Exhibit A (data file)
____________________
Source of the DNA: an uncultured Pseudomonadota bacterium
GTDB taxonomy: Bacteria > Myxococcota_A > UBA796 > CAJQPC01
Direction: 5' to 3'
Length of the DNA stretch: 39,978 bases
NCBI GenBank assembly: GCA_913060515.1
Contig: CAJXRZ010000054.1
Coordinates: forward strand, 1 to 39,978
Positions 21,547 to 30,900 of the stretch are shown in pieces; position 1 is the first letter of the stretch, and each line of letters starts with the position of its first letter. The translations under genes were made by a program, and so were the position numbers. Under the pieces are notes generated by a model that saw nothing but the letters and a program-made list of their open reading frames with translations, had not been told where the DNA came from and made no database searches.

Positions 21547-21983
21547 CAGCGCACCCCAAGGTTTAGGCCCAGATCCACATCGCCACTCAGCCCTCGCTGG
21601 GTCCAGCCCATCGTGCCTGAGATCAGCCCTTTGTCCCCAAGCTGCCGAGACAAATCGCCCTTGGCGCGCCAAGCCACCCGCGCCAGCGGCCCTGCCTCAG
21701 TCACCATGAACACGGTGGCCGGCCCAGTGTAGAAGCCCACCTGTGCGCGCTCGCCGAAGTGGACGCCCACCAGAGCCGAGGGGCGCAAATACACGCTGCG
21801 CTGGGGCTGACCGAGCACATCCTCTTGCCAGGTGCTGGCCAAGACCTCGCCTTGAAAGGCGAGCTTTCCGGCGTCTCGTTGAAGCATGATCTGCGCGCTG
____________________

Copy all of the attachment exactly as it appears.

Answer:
Source of the DNA: an uncultured Pseudomonadota bacterium
GTDB taxonomy: Bacteria > Myxococcota_A > UBA796 > CAJQPC01
Direction: 5' to 3'
Length of the DNA stretch: 39,978 bases
NCBI GenBank assembly: GCA_913060515.1
Contig: CAJXRZ010000054.1
Coordinates: forward strand, 1 to 39,978
Positions 21,547 to 30,900 of the stretch are shown in pieces; position 1 is the first letter of the stretch, and each line of letters starts with the position of its first letter. The translations under genes were made by a program, and so were the position numbers. Under the pieces are notes generated by a model that saw nothing but the letters and a program-made list of their open reading frames with translations, had not been told where the DNA came from and made no database searches.

Positions 21547-21983
21547 CAGCGCACCCCAAGGTTTAGGCCCAGATCCACATCGCCACTCAGCCCTCGCTGG
21601 GTCCAGCCCATCGTGCCTGAGATCAGCCCTTTGTCCCCAAGCTGCCGAGACAAATCGCCCTTGGCGCGCCAAGCCACCCGCGCCAGCGGCCCTGCCTCAG
21701 TCACCATGAACACGGTGGCCGGCCCAGTGTAGAAGCCCACCTGTGCGCGCTCGCCGAAGTGGACGCCCACCAGAGCCGAGGGGCGCAAATACACGCTGCG
21801 CTGGGGCTGACCGAGCACATCCTCTTGCCAGGTGCTGGCCAAGACCTCGCCTTGAAAGGCGAGCTTTCCGGCGTCTCGTTGAAGCATGATCTGCGCGCTG